User:Emily Jean Onufer

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Revision as of 16:01, 27 April 2008 by Emily Jean Onufer (talk | contribs) (Research Problem)
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Contact Info

Emily Jean Onufer (an artistic interpretation)
  • Emily Jean Onufer
  • MIT 20.109
  • MIT Address: 479 Commonwealth Ave. Boston, MA 02115
  • Home Address: 2756 Ocean Shore Ave. VA Beach, VA 23451
  • Hometown: Virginia Beach, VA

Feel free to email me: ejonufer [at] is my resume on my Athena public which gives an overview of my accomplishments as a whole. Basically, I enjoy playing tennis for MIT and being involved in various leadership positions around campus. I love traveling, being outdoors, and learning anything new. I am also adore solving puzzles.


  • 2006, Princess Anne High School International Bacc. Graduate
  • Present, MIT student, Sophomore

Research interests

  1. Immunology
  2. Infectious Diseases
  3. Cardiovascular Research

Module 3 Research Project

Research Problem

  • Topic

Did you know that in 2007 alone, 33.2 million people lived with AIDS? Of this number, 2.1 million died, including 330,000 children.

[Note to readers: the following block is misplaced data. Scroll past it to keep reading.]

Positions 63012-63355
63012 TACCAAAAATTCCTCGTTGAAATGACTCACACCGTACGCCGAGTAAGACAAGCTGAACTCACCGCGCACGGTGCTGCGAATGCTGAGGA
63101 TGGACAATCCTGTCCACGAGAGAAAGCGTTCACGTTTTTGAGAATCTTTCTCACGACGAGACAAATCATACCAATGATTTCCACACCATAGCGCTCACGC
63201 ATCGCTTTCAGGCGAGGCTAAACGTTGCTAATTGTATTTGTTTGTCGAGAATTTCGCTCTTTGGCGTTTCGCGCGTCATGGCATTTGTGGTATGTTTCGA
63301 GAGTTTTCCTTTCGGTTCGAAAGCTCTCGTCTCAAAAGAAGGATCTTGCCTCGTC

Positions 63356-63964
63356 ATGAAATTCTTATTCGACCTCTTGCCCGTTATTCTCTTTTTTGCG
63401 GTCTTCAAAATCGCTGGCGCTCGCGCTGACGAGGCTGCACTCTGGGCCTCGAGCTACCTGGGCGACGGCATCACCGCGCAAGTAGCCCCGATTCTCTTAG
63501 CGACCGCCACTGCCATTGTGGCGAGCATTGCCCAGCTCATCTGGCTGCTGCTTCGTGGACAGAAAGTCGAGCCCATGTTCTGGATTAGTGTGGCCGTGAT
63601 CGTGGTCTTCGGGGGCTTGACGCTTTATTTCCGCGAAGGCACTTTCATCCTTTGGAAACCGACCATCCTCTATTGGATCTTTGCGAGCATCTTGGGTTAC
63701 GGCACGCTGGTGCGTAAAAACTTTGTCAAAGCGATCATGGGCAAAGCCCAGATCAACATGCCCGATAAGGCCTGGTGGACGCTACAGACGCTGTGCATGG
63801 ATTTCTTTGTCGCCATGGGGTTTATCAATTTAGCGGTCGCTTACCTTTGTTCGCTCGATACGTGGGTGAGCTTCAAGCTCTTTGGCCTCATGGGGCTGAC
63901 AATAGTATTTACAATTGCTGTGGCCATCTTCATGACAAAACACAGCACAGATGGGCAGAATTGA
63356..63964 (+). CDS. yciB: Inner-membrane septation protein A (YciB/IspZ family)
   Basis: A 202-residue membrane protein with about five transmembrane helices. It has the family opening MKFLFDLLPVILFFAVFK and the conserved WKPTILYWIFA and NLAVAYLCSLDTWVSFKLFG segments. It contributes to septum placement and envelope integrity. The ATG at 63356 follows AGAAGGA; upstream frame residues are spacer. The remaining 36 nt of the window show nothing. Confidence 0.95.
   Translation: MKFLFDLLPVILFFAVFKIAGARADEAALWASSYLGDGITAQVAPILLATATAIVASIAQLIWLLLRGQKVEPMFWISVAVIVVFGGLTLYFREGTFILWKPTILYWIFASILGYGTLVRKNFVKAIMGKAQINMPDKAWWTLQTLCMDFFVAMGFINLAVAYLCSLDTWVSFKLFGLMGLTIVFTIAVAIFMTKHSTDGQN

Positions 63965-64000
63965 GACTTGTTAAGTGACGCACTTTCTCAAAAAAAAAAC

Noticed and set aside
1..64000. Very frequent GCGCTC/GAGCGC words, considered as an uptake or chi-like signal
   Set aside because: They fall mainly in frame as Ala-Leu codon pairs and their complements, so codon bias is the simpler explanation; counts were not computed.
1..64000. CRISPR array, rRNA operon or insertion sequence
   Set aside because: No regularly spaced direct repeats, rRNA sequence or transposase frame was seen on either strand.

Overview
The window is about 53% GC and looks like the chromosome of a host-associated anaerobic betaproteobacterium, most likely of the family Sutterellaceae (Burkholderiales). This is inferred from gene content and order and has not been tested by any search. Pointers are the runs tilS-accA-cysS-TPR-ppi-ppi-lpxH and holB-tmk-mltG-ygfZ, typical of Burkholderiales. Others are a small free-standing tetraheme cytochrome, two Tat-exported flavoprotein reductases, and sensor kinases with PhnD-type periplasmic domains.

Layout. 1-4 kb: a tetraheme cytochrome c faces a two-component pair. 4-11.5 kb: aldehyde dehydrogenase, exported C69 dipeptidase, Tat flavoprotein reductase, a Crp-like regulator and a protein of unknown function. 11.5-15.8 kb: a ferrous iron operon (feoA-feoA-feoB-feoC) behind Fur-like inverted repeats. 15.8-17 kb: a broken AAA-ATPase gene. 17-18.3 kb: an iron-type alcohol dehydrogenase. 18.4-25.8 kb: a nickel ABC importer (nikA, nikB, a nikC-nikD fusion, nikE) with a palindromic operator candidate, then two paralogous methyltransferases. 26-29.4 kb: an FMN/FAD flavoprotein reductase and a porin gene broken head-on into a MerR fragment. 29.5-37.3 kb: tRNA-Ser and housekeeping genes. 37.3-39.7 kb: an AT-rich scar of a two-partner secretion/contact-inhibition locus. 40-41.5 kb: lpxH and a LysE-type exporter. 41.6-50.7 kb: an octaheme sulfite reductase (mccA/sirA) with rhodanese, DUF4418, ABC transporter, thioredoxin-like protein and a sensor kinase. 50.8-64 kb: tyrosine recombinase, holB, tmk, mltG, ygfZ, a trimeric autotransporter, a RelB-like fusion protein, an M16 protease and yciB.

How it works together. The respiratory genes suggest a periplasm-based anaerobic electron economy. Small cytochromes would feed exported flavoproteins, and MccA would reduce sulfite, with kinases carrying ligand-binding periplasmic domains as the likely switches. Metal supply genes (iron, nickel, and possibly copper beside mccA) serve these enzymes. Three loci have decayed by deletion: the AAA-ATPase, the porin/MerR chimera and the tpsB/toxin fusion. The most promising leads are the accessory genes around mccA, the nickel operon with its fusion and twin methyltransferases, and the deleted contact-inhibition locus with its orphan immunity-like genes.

AIDS is now a pandemic, ravaging sub-Saharan Africa and retarding economic growth. Research has been done in a multitude of labs across the country concerning HIV, its deadly retrovirus.

Recent researchers have identified antibodies in the first loop (ECL1) of CCR5 of HIV exposed but uninfected individuals. This means that these antibodies could resist the HIV infection. It would be interesting to analyze and target the specific amino acid residues in this loop to determine which amino acids are involved in antibody binding to CCR5. Studies have been done that showed that amino acid substitutions in positions Alanine-95 and Alanine-96 increased antibody-peptide binding compared to that of the wild-type peptide Aspartate-95 and Phenylalanine-96.

  • Idea

Because of this research and that of others, we would like analyze the binding antibodies for key characteristics that would contribute to their binding affinity. We would then like to target these same residues of Aspartate-95 and Phenylalanine-96 to determine if other types of amino acids would increase the binding affinity. We would use site-directed mutagenesis to test to see how mutating these residues would affect antibody binding to CCR5. If we can determine the residues that bind antibodies most effectively, then we can more easily prevent an HIV-positive patient from becoming infected with AIDS.

  • Current Research in the Field and Sources of Information

Source: Pastori, et al. “Two amino acid substitutions within the first external loop of CCR5 induce human immunodeficiency virus-blocking antibodies in mice and chickens.” J Virol. 2008 Apr;82(8):4125-34. Epub 2008 Feb 6.


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